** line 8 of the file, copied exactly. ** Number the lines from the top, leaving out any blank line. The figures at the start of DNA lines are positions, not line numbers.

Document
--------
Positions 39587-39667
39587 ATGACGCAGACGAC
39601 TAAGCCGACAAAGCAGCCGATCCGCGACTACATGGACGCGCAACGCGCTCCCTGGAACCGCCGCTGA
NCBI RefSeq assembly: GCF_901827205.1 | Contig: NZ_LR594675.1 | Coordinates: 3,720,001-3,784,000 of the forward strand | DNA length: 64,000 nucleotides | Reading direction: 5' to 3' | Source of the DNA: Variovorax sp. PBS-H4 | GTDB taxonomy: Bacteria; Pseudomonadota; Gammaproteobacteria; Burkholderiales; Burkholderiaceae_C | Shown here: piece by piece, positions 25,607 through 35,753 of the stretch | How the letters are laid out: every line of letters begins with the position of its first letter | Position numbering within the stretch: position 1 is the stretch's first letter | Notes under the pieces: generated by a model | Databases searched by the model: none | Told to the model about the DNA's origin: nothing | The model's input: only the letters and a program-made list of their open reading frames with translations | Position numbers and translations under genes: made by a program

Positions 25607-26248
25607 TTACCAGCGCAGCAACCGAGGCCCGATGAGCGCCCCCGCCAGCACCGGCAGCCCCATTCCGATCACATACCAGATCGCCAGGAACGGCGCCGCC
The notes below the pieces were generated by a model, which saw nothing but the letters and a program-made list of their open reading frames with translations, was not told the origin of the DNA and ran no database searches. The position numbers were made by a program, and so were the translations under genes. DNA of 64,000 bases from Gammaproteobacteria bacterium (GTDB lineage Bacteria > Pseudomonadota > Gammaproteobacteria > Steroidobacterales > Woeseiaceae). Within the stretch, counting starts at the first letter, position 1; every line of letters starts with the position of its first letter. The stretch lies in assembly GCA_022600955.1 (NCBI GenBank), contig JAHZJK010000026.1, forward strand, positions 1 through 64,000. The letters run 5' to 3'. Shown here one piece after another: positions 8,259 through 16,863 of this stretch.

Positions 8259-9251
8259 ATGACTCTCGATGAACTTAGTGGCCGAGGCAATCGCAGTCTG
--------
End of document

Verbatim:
Positions 8259-9251